Let’s talk about garden soil. For those of you like me, who want to call it dirt, the saying goes, “Dirt is just soil out of place.” So, it is dirt, if it gets in your house, it is soil, if it is in your garden where it is supposed to be!
Soil is the key ingredient in growing your own food! The richer the nutrients in the soil, the richer the nutrients in your food. Here are a couple of questions to ask yourself about the soil you choose:
- Is the soil free of commercial pesticides and insecticides? This includes any soil brought in, or the soil in your backyard. If your lawn has been sprayed with weed killers, you might want to consider creating a raised bed garden.
- Does the soil have the ability to grow healthy, nutrient-rich plants? It is hard to grow healthy plants in soil that contains too much sand or clay.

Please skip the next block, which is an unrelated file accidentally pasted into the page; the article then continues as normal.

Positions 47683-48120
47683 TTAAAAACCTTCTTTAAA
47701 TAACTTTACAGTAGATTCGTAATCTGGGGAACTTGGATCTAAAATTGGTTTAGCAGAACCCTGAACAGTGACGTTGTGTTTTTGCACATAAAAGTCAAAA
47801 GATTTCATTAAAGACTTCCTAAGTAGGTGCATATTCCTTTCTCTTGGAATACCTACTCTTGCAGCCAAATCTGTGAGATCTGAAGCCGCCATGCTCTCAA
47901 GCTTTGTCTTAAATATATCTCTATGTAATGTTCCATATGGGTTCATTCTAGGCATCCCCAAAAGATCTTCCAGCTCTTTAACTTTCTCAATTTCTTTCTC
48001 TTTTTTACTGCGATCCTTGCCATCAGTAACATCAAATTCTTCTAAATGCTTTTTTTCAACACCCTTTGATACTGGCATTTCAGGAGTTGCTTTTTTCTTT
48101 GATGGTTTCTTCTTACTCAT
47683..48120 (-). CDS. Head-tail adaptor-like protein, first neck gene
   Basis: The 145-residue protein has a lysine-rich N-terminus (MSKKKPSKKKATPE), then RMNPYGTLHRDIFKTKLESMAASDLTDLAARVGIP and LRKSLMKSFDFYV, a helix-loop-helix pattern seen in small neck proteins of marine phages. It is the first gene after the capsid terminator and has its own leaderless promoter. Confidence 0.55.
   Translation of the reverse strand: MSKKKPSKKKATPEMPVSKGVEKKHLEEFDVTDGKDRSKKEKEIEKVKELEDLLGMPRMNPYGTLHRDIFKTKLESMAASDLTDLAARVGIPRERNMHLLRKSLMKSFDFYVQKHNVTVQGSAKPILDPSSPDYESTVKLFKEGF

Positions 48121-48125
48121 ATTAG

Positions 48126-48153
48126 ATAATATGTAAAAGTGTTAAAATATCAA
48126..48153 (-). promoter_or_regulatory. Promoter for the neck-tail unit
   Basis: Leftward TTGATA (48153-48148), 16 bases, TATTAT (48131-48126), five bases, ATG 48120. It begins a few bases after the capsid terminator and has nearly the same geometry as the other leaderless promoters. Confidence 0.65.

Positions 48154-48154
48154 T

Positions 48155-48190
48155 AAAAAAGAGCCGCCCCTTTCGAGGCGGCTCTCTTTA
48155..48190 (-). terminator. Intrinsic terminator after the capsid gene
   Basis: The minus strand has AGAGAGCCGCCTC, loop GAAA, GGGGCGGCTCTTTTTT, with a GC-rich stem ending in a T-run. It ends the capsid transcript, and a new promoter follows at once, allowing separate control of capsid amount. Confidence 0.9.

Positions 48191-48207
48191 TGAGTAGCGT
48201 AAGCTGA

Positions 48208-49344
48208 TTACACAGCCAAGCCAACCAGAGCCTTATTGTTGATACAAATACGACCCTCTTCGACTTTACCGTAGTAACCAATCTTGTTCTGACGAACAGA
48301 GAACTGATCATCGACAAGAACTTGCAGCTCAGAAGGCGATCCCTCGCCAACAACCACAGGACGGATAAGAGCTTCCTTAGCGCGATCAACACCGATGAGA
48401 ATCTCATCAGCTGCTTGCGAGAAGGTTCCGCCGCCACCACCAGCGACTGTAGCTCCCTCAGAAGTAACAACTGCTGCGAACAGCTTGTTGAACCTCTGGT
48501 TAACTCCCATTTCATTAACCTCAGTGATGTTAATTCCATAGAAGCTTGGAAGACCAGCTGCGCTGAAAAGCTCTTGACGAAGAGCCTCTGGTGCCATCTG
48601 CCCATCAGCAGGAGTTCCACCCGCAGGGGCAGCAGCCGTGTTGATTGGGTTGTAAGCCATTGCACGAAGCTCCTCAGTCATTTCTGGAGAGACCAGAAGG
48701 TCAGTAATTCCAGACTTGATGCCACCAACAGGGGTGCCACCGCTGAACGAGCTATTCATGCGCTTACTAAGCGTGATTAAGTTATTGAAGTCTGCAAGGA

If you are starting a new backyard garden plot (not a raised bed) this year, first till up the soil and then add compost. This is an important step in having a healthy, productive garden plot. You can choose to either make your own compost or buy it. Check out our composting blog where we talk about feeding your soil vitamins.
If you’re considering making raised garden beds, here are a few suggestions of different soil recipes you can use in your garden beds.
Good black soil mixed with compost. We had a nice large pile of fertile black soil from our land that wasn’t being used, so in some of our beds, we put about 2/3 part black soil and 1/3 part compost, and mixed them together. This black soil did contain some weed seeds because it wasn’t steamed, but we weren’t about to let our good black soil go to waste.
Compost, vermiculite, and peat moss. Another option for soil in your raised garden bed is 1/3 part compost, 1/3 part vermiculite, and 1/3 part peat moss. These three ingredients should be mixed together prior to filling the box. This mix should be free of any weed seeds (a great bonus). If you are looking for a quality garden soil mix, check out Purple Cow. It is one of our favorites!
One of the greatest benefits of growing your own food is knowing your body is getting the best nutrients possible. And think, it all starts with the soil!